An interview with Carnival and Grieg Star:
The MACN is currently collaborating with the United Nations Development Programme (UNDP) to conduct a corruption risk assessment of four ports in Nigeria. This is a pilot project which began in 2012 and will conclude in August 2013, with recommendations to be made on how to reduce the risks faced at these ports. MACN is co-financing the project and is working with Nigeria’s anti-corruption unit, The Technical Unit on Governance and Anti-Corruption Reforms (TUGAR), on executing the assessment, with the support of the Nigerian Ports Authority.
The Red Flag Group had the exciting opportunity of interviewing Travis Winslow, Director of Ethics and Corporate Compliance at Carnival Corporation & plc, and Marit Trodal, Corporate Responsibility Manager of Grieg Star, who were able to share details about MACN’s project. During the interview, both Travis and Marit revealed some of the challenges faced in undertaking the risk assessment, including breaking tradition and encouraging anti-corruption practices by port workers. It is hoped that the findings of the assessment can be utilised if further countries are targeted for corruption risk assessments in the future.
Can you tell us about MACN’s direct role with regards to the pilot project initiative with the UNDP in Nigeria?
Marit: The MACN is co-financing this project and is working with local body TUGAR (The Technical Unit on Governance and Anti-Corruption Reform) who will be the body executing this project on the ground. This teamwork with the authorities is a unique relationship, where we are providing the UNDP and TUGAR with our input and perspective on the risks that arise at the ports in Nigeria.
Travis: One of the goals of the MACN is to work with government bodies to increase the trust with public private partnerships in general. With this project, our MACN members collated a list of “hotspots” where we have seen and/or experienced issues. We then narrowed this list down to ten hotspots which we would be most interested in assessing, and then shared the list with the UNDP. The UNDP made recommendations to us about the countries where they believed the study would be most successful. Because of the role we played identifying the interest areas, we were also able to have the opportunity to co-finance the assessment.
What impact do you think the involvement of a body such as the UNDP has made on this project?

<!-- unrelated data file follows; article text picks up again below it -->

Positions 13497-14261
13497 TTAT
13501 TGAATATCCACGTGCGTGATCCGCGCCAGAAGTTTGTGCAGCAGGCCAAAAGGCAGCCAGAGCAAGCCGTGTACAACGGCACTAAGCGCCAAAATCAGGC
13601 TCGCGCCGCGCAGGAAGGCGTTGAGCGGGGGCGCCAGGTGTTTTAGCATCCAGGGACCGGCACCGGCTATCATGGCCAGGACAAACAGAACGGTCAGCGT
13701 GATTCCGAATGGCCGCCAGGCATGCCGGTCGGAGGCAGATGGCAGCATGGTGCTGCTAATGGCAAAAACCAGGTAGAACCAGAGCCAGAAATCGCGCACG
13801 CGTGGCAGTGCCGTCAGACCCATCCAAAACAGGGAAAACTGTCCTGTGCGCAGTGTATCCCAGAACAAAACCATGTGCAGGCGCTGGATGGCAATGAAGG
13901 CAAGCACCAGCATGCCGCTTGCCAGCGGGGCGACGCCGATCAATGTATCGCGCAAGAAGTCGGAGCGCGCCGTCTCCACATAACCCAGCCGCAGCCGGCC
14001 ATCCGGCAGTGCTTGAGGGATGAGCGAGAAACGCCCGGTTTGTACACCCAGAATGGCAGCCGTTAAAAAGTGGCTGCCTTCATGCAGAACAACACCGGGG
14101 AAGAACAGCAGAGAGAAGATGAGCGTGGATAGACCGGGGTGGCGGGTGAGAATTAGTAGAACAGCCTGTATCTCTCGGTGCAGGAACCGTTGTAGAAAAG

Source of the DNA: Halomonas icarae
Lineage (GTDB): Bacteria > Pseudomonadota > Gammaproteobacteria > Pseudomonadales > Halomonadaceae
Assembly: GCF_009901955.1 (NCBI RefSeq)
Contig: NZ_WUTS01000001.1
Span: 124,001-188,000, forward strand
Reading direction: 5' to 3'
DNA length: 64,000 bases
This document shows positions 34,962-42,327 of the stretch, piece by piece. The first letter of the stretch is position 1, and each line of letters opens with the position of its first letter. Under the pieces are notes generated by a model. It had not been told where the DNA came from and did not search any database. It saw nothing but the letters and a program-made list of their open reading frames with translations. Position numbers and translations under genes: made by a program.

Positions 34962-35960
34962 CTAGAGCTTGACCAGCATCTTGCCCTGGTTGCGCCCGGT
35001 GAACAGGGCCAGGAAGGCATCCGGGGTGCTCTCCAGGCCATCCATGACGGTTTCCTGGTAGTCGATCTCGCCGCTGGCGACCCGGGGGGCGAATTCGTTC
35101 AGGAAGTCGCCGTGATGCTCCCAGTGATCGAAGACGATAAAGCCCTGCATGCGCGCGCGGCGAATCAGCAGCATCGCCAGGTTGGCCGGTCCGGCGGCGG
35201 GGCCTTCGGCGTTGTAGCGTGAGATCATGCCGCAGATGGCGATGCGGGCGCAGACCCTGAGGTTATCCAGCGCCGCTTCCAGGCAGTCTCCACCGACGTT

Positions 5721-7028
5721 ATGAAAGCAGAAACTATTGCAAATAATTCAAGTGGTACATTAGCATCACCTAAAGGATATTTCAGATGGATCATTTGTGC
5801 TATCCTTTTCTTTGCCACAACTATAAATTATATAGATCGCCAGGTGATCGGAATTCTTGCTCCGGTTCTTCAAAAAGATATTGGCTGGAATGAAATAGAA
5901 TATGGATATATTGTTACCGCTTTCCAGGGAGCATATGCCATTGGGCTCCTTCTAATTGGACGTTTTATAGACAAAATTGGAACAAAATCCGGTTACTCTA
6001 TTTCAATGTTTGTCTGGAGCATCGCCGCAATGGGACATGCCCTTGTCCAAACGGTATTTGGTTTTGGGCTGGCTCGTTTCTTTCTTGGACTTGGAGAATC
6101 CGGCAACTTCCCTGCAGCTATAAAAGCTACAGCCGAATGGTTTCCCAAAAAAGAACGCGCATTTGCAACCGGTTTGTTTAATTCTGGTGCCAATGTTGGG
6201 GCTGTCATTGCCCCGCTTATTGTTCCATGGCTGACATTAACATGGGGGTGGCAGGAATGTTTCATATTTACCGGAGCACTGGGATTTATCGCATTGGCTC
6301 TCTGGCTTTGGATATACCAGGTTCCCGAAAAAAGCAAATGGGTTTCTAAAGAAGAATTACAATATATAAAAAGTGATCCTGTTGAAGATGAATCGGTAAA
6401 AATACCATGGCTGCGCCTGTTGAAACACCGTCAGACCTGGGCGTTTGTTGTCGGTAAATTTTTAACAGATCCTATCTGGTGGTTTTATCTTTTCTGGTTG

Travis: Whenever there is a government body involved there is increased legitimacy and credibility in an initiative which, if solely managed by a private company, would be viewed as profit driven. Having the UNDP in the project helps to build a sense of trust.
Can you explain why Nigeria was chosen from the list that MACN collated to be the first hotspot for the project?
Travis: Although Carnival Corporation itself does not conduct business in Nigeria, our MACN members had made some comments regarding issues such as facilitation payments to port officials. The list that was shared with the UNDP was not ranked by us, although the UNDP did recommend the hotspots with the most likelihood of success. Together we determined Nigeria to the best country to start with.
Marit: Although Grieg Star does not have business in Nigeria either, a major motivation for beginning our project there was to tackle the corruption that is an obstacle to Nigeria attracting more foreign direct investment (Nigeria has a vision of becoming one of the world’s twenty largest economies by 2020). Moreover, we recognise that there are a lot of people in Nigeria who find the ports attractive to work in as they know it to be a great way to supplement their main salary through illegitimate means.
In terms of expertise, do you have, for example, a local body that has experience in projects such as this risk assessment? Are they helped by the UNDP and the MACN?
Marit: Yes, all those taking part in the project, including TUGAR, are trained risk assessors who will work in the four different ports in Nigeria during the project. TUGAR has previously conducted risk assessments in other sectors.